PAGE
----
“I’m recommending an all-mail (election),” she said. “Either way, polling places or by mail is the same — we’ve got to spend a lot of money.”
Van Natta said the special election would cost about $52,000.
“We have to have (the election) within 60 days,” she said. “It has to be held within 60 days after I qualify the signatures, so it’s pretty much in a time crunch. If there were a general election coming in November, then we could hold it in conjunction with that, but there’s not. So it’s going to have to be a special election.”
The method of the election will be up to the Eddy County Commission, whose tax increases prompted the revolt.
“The (ballots) will be sent out, if the commission approves it,” Van Natta said. “Now, that’s totally up to them. They’ll have to approve that method of voting.”
If conducted by mail, Van Natta said ballots would be mailed to every registered voter in Eddy County and voters would have until 7 p.m. on the chosen election day, on a date as yet undetermined, to return ballots.
Van Natta said the Eddy County commissioners are aware the requisite signatures have been qualified.
“They’re thinking about it already,” she said. “They don’t really have too much of a choice. The referendum petitions have been submitted and it’s qualified. They have to call it. There’s not anything they can do about it really.”
Van Natta said a referendum to possibly negate a tax increase is very unusual.
“I’ve been (at the Clerk’s Office) 28 years and I’ve never seen a negative referendum,” she said. “It’s interesting, for sure. It’s definitely going to be interesting.”

Election impact
At the July 11 Artesia City Council meeting, Burch asked city councilors to take petitions to their neighbors, friends, relatives and other registered voters to sign.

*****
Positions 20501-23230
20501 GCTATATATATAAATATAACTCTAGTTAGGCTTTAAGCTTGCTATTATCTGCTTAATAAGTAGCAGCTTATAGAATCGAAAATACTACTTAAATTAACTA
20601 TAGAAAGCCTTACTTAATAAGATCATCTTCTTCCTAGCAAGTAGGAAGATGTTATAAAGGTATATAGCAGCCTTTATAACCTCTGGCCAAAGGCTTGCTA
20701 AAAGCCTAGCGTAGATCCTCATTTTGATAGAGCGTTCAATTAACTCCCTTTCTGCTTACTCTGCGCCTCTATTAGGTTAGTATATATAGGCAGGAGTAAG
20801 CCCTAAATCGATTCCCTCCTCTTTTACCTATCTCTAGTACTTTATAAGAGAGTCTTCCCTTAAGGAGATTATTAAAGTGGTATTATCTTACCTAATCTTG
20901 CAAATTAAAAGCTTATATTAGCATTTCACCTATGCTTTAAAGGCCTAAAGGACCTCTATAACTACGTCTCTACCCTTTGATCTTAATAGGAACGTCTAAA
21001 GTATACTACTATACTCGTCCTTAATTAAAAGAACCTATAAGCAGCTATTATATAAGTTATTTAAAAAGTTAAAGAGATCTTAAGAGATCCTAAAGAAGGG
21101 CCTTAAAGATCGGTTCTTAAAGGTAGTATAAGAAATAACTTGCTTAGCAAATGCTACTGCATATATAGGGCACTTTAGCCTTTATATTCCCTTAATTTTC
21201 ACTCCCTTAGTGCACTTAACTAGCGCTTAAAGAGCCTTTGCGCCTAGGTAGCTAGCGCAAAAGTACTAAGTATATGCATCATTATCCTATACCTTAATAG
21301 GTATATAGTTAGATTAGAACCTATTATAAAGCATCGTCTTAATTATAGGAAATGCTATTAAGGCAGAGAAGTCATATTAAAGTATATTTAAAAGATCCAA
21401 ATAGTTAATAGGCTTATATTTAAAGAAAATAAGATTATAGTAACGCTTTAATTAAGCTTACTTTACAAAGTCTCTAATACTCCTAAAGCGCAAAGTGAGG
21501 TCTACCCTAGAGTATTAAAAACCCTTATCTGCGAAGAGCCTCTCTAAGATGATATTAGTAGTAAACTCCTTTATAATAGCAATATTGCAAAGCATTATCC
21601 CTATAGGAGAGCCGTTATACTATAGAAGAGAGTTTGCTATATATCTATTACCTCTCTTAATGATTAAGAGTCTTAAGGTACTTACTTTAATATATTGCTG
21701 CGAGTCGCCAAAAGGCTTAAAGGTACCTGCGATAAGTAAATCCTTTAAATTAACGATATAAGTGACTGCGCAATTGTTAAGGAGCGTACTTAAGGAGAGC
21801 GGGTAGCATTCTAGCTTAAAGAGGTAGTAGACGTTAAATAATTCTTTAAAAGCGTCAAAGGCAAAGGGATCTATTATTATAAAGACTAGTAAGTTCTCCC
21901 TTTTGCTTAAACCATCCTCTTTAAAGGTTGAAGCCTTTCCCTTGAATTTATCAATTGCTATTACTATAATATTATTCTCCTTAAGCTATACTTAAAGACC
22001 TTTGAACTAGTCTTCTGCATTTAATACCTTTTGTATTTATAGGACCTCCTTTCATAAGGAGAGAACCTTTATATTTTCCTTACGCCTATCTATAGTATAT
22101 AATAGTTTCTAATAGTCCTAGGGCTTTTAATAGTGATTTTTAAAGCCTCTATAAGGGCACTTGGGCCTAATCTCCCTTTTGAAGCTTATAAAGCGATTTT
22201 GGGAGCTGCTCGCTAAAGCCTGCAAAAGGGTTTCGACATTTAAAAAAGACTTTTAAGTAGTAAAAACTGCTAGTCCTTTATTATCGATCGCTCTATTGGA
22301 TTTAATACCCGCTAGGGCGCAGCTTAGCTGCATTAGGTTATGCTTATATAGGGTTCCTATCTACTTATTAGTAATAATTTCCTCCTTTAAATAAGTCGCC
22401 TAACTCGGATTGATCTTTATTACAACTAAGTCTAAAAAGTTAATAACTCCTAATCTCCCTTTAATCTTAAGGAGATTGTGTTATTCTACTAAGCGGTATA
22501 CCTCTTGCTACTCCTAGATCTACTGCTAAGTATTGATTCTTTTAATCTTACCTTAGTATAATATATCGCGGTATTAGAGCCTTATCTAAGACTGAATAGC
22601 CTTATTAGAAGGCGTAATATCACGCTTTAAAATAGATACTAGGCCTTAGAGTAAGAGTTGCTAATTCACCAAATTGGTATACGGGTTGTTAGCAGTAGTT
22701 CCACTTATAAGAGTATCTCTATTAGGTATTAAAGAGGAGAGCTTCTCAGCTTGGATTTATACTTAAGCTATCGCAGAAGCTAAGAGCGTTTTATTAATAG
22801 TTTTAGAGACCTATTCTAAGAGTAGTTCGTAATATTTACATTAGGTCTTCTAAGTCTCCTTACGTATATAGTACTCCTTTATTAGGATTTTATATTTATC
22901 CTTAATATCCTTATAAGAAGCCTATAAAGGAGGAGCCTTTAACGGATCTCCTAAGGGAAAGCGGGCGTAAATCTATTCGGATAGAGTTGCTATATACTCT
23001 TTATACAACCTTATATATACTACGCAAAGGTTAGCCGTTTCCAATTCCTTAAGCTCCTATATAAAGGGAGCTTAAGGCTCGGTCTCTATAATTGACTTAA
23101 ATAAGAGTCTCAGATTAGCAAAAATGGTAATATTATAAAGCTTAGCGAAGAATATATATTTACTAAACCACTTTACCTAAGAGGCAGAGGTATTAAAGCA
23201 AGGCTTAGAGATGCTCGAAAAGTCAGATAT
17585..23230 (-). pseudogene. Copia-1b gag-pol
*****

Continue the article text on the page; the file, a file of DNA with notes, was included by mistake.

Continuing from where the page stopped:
Burch predicted voters would reject the tax increases.
“Because I am convinced, in talking with people in the community, that if it gets on the ballot, it will be defeated,” he said.
Burch was also critical of the process in which the three ordinances were passed by the Eddy County Commission at the special meeting the morning of May 25.
“Those votes were taken and that was passed on a special meeting called on a Thursday at 8:30 in the morning, which most of the public is working about that time,” the mayor said.
Eddy County’s current gross receipts tax rate is 5.875 percent, of which the county collects 1.0833 percent for every $100 spent. If all three tax increases are imposed, Eddy County’s tax rate would increase to 6.2083. Chaves County’s current GRT rate is 6.4375 percent.
Municipalities also impose their own GRTs, tacked on to the state and county rates. Artesia’s rate is currently 7.8125 percent, Carlsbad’s is 7.5625 percent, Hope’s is 6.75 percent and Loving’s is 6.9375 percent.
Eddy County assistant county manager Kenney Rayroux said each of the one-eighth tax increases is estimated to generate $3.3 million annually. He said the detention center currently costs the county about $13 million a year to operate, and a new one could cost as much as $70 million.
Editor Jeff Tucker can be reached at 575-622-7710, ext. 303, or at editor@rdrnews.com.